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By Sarah Karush

Putin: U.S. ABM Withdrawal a 'Mistake'

Associated Press, December 13, 2001

MOSCOW (AP) - Russian President Vladimir Putin called the U.S. decision to withdraw from the Anti-Ballistic Missile Treaty a ``mistake'' Thursday, but said it would pose no military threat to Russia.

In a nationwide television address, Putin repeated Russia's frequently stated position that the 1972 treaty is a cornerstone of world security.

``This step was not a surprise for us. However, we consider it a mistake,'' Putin said. ``Now, when the world has confronted new threats, we must not allow a legal vacuum in the sphere of strategic stability.''

President Bush gave Moscow formal notice on Thursday that Washington was
withdrawing from the treaty. The decision comes into effect in six months.

Washington has long tried to persuade Russia to modify the treaty, which prohibits national missile defense systems. Despite a marked improvement in U.S.-Russian relations in the wake of the Sept. 11 attacks on the United States, Moscow has refused to budge.

Putin said Russia's own security would not threatened by the withdrawal.

``Russia, like the United States and unlike other nuclear powers, has long had an effective system capable of penetrating missile defense,'' he said.

However, other nations, including China, may feel less secure. Chinese officials have warned that their country may respond by increasing the number of its nuclear warheads.

Putin discussed the ABM treaty on Thursday with Chinese President Jiang Zemin, the Kremlin said. The two leaders emphasized the need for further cooperation to preserve stability in the world, Putin's press service said in a statement.

Putin also spoke to Indian Prime Minister Bihari Vajpayee, who expressed support for Russia's position, the Kremlin said.

In his speech, Putin said Russia was ready to make further cuts in its nuclear arsenal. Many observers predicted Russia would respond in the opposite way - by building up its nuclear capacity.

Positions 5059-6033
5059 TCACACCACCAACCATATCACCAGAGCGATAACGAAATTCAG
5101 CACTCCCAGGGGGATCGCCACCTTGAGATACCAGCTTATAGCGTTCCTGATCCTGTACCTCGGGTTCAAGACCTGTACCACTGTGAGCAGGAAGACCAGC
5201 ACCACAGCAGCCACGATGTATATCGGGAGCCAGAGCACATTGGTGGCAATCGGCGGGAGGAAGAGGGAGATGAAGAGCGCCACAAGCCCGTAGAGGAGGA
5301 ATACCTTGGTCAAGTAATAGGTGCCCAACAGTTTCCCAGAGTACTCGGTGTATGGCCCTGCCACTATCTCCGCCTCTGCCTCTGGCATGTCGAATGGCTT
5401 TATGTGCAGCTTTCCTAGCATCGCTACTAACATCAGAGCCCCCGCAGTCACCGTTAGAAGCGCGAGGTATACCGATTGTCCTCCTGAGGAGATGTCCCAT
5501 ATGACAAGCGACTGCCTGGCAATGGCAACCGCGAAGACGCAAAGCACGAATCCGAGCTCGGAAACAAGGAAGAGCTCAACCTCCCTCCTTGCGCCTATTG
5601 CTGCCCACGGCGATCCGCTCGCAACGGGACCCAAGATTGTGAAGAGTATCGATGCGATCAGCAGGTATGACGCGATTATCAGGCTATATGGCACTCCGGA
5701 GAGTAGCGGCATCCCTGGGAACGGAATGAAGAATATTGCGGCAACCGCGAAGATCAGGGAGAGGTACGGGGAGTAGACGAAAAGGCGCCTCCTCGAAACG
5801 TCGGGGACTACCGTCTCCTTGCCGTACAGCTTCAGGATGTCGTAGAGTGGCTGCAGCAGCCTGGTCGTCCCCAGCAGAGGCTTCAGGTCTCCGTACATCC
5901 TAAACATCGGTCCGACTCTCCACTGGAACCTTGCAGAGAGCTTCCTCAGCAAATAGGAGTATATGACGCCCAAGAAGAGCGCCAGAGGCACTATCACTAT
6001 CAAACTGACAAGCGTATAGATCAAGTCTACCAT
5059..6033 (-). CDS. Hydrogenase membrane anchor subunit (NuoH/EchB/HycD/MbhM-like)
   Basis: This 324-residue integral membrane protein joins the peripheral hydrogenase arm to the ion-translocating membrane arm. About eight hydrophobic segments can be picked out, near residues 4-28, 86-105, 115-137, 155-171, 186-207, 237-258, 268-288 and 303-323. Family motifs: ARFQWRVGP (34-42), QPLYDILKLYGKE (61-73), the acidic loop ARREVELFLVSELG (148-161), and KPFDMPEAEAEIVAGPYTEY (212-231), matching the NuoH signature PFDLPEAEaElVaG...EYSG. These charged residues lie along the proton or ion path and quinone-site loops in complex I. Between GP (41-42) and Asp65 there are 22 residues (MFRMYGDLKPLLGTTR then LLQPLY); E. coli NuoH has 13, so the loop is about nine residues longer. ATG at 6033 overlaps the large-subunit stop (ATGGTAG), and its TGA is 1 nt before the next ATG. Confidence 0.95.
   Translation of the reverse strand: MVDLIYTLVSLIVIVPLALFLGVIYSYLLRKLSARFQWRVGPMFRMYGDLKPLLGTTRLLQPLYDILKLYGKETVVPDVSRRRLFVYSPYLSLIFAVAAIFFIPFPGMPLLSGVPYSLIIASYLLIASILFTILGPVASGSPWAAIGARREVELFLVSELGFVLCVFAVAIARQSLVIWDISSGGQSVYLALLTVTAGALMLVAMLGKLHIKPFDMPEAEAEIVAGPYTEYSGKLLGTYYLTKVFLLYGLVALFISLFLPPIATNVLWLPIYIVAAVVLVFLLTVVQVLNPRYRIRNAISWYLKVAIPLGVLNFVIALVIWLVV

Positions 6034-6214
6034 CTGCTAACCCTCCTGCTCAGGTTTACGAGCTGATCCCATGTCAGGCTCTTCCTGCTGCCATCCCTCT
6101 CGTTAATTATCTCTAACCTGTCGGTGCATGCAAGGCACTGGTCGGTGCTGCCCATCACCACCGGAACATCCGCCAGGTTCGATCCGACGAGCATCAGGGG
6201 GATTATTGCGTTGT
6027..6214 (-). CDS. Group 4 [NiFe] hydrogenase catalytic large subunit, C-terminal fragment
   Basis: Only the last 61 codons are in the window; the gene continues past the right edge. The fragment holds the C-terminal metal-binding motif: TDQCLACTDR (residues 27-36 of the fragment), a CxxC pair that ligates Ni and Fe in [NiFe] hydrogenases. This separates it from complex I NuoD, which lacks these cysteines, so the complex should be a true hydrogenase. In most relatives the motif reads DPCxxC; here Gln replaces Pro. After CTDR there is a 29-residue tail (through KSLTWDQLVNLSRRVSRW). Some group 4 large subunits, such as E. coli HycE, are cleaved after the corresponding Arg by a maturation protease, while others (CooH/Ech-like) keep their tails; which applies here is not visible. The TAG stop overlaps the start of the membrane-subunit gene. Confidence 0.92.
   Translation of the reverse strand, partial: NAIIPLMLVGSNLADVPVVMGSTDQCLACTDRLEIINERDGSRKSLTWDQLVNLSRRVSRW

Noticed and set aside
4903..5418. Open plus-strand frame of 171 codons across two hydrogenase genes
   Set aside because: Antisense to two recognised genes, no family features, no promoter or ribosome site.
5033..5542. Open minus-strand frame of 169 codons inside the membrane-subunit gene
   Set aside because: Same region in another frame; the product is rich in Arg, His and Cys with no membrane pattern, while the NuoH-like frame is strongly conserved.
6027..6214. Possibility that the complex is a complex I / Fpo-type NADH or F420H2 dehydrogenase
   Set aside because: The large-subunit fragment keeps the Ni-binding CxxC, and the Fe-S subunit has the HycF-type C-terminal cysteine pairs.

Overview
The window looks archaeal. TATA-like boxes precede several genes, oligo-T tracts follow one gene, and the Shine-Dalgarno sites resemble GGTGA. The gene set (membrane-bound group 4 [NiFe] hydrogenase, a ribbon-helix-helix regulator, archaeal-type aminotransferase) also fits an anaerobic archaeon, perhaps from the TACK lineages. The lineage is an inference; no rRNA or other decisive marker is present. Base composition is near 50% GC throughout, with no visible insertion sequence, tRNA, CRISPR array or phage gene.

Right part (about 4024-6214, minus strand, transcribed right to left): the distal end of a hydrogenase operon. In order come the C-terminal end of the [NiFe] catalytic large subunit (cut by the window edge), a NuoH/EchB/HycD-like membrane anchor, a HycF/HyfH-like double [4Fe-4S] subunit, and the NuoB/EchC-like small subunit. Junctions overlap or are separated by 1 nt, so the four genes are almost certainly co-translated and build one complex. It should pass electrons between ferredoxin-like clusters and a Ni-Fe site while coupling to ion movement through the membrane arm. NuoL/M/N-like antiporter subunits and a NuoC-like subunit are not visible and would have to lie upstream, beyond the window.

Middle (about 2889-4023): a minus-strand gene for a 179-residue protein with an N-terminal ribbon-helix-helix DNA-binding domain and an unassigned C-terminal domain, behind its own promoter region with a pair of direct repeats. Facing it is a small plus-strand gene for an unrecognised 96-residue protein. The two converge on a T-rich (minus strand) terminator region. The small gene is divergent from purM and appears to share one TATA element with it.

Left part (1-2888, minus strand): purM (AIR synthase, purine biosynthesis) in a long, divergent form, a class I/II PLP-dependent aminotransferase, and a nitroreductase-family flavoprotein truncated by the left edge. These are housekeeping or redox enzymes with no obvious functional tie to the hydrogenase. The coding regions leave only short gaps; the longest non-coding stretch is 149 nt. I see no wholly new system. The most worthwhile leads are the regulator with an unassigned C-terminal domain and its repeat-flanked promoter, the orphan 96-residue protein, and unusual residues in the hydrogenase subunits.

Last month, Bush said the United States would reduce the number of its nuclear warheads by two-thirds to between 1,700 and 2,200.

Putin said Thursday that Russia was ready to bring the number of its warheads down to between 1,500 and 2,200. He pushed for these cuts to be written into a formal treaty, something Bush has opposed.

Russia has long held that scrapping the ABM treaty would cause the whole edifice of arms control treaties to crumble. But Bush contends that the treaty is a relic of the Cold War and a roadblock to mounting a U.S. defense against missile attack.

Dmitry Rogozin, chairman of parliament's international affairs committee, said the ABM withdrawal would ``untie Russia's hands'' with respect to earlier arms control treaties.

Other lawmakers said the move was an insult, coming as it did against a backdrop of improved relations.

``The U.S. decision doesn't look right at the time when our two nations have become close partners in the coalition against terror,'' said Grigory Yavlinsky, the leader of the liberal Yabloko party.

Putin said the good relations between the two countries must be preserved and ``used to work out a new framework of strategic relations as soon as possible.''

See also:

The ABM Treaty

Associated Press, December 13, 2001

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